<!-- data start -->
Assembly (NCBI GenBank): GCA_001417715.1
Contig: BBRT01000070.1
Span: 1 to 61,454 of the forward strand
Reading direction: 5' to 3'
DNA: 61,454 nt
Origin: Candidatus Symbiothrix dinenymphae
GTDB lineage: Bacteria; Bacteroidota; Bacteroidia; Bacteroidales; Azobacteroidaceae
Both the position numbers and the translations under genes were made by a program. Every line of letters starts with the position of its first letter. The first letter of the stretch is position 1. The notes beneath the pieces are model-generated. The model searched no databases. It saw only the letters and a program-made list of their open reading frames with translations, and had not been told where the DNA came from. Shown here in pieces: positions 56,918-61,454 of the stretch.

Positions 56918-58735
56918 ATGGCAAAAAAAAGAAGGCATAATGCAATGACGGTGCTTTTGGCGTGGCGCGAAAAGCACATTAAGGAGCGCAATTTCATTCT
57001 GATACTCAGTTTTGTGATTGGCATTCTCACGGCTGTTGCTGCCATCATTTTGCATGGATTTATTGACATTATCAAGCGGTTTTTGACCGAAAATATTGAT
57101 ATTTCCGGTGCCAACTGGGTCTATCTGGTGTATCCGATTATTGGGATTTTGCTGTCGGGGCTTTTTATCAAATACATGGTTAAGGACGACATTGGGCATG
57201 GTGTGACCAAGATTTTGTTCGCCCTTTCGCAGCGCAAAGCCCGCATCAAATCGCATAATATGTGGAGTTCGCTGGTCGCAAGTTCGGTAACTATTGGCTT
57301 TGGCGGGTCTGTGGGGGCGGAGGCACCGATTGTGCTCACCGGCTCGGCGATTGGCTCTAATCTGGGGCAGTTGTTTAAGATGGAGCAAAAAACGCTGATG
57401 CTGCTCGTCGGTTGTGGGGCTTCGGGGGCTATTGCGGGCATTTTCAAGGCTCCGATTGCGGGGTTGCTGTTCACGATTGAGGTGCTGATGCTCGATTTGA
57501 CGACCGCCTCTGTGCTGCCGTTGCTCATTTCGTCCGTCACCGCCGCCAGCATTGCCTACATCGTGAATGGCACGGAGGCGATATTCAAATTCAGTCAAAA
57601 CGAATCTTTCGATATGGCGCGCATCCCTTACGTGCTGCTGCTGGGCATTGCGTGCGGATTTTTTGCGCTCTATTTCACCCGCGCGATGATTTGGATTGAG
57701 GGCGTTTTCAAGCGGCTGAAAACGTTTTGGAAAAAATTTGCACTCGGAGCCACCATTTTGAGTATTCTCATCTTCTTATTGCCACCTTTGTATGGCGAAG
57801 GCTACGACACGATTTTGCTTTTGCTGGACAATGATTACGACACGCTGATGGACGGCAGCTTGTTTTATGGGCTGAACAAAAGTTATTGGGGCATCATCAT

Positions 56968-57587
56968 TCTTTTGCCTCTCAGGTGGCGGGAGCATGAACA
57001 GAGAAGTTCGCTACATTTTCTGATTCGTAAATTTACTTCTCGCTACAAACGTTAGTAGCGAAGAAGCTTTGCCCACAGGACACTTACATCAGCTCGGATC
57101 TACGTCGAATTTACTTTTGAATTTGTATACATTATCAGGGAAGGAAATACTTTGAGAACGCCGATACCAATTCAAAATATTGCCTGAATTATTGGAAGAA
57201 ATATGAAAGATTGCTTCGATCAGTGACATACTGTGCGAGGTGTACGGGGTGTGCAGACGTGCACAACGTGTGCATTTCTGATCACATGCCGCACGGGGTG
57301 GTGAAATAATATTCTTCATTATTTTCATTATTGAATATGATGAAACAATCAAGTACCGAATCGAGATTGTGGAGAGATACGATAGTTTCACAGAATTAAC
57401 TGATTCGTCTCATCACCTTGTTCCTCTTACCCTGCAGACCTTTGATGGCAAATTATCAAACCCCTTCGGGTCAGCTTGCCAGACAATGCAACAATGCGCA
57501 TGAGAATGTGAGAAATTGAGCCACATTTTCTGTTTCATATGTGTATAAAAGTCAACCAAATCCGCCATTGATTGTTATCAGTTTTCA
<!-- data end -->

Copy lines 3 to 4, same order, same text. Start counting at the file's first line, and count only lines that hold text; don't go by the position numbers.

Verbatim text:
Span: 1 to 61,454 of the forward strand
Reading direction: 5' to 3'